The Sound and the Fury By William Faulkner (Download-PDF-Online Reading-Summary)


The Sound and the Fury is a novel written by the American author William Faulkner. It employs a series of narrative styles, including a stream of consciousness. Published in 1929, The Sound and the Fury was Faulkner's fourth novel and had no immediate success. In 1931, however, when Faulkner's sixth novel, Sanctuary, a sensationalist story, was published that Faulkner later claimed was written for money alone, The Sound and the Fury also had commercial success, and Faulkner began to receive critical attention.
In 1998, the Modern Library ranked The Sound and the Fury in sixth place on its list of the 100 best novels in English of the 20th century.

Author William Faulkner
Country United States
Language English
Genre Southern Gothic novel
Modernist novel
Published 1929
Publisher Jonathan Cape and Harrison Smith
Publication date

Book Summary
The Sound and the Fury takes place in Jefferson, Mississippi. The novel focuses on the Compson family, former Southern aristocrats struggling to deal with their family's dissolution and reputation. In the course of the more or less related 30 years in the novel, the family falls into financial ruin, loses their religious faith and respect for the city of Jefferson, and many of them die tragically.

The novel is divided into four stories. The first, on April 7, 1928, is written from the perspective of Benjamin "Benjy" Compson, a 33-year-old man with intellectual disability. Benjy's section is characterized by a very disjointed narrative style with frequent chronological jumps. The second section, on June 2, 1910, focuses on Quentin Compson, Benjy's older brother, and the events that led to his suicide. This section is written in the consciousness style stream and also contains frequent chronological breaks.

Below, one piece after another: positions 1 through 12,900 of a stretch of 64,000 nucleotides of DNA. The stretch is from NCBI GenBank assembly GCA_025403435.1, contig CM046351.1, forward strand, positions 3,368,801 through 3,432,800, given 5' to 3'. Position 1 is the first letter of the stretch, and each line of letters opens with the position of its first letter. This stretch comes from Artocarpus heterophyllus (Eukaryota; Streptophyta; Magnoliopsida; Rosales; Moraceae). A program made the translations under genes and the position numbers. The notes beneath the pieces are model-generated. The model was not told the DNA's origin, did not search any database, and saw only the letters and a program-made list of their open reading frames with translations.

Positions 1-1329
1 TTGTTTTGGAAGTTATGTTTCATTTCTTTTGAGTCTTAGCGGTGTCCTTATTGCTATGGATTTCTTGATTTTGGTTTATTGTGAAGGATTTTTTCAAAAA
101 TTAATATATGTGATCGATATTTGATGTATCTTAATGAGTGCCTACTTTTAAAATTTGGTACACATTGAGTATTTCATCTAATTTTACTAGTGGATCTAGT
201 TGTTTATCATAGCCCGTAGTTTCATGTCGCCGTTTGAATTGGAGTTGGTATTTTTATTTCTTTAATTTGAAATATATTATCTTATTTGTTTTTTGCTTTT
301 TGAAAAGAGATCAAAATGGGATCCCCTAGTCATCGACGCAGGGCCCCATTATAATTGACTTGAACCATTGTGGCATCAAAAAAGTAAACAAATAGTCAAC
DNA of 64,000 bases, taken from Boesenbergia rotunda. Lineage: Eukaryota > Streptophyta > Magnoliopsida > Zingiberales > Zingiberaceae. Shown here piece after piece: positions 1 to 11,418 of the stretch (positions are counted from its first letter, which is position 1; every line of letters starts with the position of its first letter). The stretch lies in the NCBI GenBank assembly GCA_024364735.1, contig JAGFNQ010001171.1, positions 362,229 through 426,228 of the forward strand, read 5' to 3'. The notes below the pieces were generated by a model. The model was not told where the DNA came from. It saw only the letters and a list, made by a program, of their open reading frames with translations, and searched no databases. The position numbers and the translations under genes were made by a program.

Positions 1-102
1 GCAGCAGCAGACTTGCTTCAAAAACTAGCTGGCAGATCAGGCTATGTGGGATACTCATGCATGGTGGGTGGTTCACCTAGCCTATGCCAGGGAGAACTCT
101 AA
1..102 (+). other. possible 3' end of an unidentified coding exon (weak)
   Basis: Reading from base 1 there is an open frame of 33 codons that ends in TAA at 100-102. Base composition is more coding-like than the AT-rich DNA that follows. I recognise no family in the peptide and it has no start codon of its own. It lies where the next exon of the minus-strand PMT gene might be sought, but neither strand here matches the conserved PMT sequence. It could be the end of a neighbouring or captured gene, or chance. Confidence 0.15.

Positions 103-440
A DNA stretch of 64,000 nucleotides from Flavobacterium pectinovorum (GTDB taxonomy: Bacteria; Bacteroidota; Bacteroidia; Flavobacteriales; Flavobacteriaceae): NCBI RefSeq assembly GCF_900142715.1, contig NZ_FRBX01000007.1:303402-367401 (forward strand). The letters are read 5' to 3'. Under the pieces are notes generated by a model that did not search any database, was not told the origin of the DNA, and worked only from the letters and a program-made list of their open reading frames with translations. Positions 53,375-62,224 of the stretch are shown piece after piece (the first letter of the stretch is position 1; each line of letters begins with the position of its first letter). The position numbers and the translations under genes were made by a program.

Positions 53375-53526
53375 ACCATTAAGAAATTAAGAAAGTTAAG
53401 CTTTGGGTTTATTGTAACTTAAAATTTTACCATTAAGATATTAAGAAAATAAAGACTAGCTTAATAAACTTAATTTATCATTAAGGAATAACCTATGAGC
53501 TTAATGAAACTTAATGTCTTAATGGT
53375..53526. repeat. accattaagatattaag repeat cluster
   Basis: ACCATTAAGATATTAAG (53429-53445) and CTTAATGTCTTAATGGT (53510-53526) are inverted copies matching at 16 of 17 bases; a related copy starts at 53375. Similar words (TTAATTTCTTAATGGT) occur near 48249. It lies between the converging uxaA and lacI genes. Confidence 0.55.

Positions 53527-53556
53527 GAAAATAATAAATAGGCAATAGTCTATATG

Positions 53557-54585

In the third section, established a day before the first, on April 6, 1928, Faulkner writes from the point of view of Jason, the cynical younger brother of Quentin. In the fourth and final section, established one day after the first, on April 8, 1928, Faulkner presents an omniscient point of view in the third person. This last section focuses primarily on Dilsey, one of the Compson's black servants, and his relationships with Jason and "Miss" Quentin Compson (Caddy's daughter), with glimpses of the thoughts and actions of everyone in the family.

In 1945, Faulkner wrote a "Compson Appendix" to be included with future impressions of The Sound and the Fury. It contains a 30-page history of the Compson family from 1699 to 1945.

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Book Review
One of those august Mississippi families who fell in difficult times and wild eccentricity after the Civil War. But, in fact, what William Faulkner really looks for in his legendary novel is the kaleidoscope of consciousness, the overloaded mind caught in the act of thinking. Its rich, dark story full of scandals of wasted fortune, incest (in thought, if not in fact), madness, congenital brain damage, theft, illegitimacy, and stoic resistance is told in the inner voices of three Compson brothers: first Benjy, the "idiot" boy who blurs three decades of incipient sensations while stalking the margins of the old family pasture; then Quentin, torturing himself brilliantly, obsessively over Caddy's lost virginity and his own failure to regain family honor while wandering the Boston fringes; and finally Jason, ruthless, cunning, furtive, fueling a perpetual sense of injury and outrage against his outrageous family.

About The Author
William Cuthbert Faulkner was a Nobel Prize-winning American novelist and short-story writer. One of the most influential writers of the twentieth century, his reputation is based mostly on his novels, novellas, and short stories. He was also a published poet and an occasional screenwriter.

The majority of his works are set in his native state of Mississippi. Though his work was published as early as 1919, and largely during the 1920s and 1930s, Faulkner was relatively unknown until receiving the 1949 Nobel Prize in Literature, "for his powerful and artistically unique contribution to the modern American novel." Faulkner has often been cited as one of the most important writers in the history of American literature. Faulkner was influenced by European modernism and employed a stream of consciousness in several of his novels.

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